The gaza is hypermasculine which, despite what feminists would prefer, is still attractive to people, especially young women. Despite the fact that these young women are window dressing or semi-hookers. They’re with the top men, and while they can’t guarantee protection from the men within the crew- in fact they may be forced to do certain things within the crew or be expelled- they are protected from the outside. which for some women, is necessary. and if you can’t access power for yourself you can be the tool through which someone else accesses it, and jump up side a dem while dem celebrate.
a space such as this is a space that offers access to power. The line between the music business and the kind of extra legal dealings that allegedly got kartel into his present position is blurred. you’re not sure whether they metaphorically lock the ends or they’re engaged in more than lyrical warfare. but the fact that either way the gaza seems to be winning creates a potent mix that young people have a hard time ignoring. And its Jamaican. Over time hot headedness has become equated with Jamaican-ness. Our soaring crime rate has become a matter of pride in certain circles- who hasn’t used their Jamaican accent to bully people in farrin, or threatened them by bussing out in patois? Jamaican and violent are somewhat synonymous and Tommy has taken the sugar coating off of it. This is the new Jamaican distilled down to its most potent form.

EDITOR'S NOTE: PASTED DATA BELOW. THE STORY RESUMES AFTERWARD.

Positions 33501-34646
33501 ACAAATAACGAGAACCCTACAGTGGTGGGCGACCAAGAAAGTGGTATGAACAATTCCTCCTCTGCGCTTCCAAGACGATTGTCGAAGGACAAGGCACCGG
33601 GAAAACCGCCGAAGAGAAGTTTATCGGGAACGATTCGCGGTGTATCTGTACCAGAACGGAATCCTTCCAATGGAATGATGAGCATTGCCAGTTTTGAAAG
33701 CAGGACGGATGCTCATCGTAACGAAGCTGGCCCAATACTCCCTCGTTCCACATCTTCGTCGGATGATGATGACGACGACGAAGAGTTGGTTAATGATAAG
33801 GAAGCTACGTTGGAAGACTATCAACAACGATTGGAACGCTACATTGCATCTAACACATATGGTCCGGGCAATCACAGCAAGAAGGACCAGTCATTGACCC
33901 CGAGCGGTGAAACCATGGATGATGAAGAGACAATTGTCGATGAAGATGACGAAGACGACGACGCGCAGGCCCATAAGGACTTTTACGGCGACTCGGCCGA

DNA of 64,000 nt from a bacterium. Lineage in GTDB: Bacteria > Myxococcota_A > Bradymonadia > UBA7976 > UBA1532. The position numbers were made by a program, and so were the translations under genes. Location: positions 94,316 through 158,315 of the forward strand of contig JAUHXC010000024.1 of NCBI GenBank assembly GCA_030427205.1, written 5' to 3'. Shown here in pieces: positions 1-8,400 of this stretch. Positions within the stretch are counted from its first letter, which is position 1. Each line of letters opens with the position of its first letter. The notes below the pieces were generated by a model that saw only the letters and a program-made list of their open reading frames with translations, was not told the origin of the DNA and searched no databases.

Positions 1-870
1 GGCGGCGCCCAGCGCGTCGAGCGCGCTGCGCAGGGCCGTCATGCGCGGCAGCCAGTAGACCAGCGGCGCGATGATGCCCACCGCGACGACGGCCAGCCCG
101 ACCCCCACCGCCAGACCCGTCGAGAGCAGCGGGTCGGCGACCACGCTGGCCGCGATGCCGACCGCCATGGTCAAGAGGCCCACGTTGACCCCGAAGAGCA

The gaza is a brand and continues branding itself. tommy has managed to do it the best since Kartel….the W, the other hand movements, the MMMHMMM, the high pitches voice. Similar to kartel arms crossed over the chest and distinctive laugh. Young people like branding. Brand name clothes, ipod and not just MP3 player, something that readily identifies them as a part of a special group. the gaza has clearly marked practices that you can easily use to join. user friendly and it works.
And finally, the gaza, especially the tommy lee driven spartan contingent, is a little bit foreign. He deliberately plays around with illuminati and lodge-esque symbols (check di meaning behind the hands), they’ve embraced tattoo culture with Lil’ Wayne like zeal, and the videos can be a bit dark and even emo. Which is all the rage in Jamaica right now. So while the gaza is a home grown product it reflects certain trends that are popular in a world market place, and yu know if a egg jamaica inna di red so a little bit farrin is right where we want to be
Now I’m not going to use this space to discuss whether the gaza take over is a good thing or a bad thing, that is a whole other blog. But i do think there’s something interesting happening there that we should pay attention to. Dancehall has always had crews at its core or periphery- monster shack, scare dem, topless, alliance and etc, but none have garnered as much support, despite public outcry, as the gaza. you wonder if they stumbled upon it or its planned or its simply a matter of them being a product of their environment and acting as their pure unadulterated selves and resonating with the young people
i’m not sure. but there’s something about the gaza.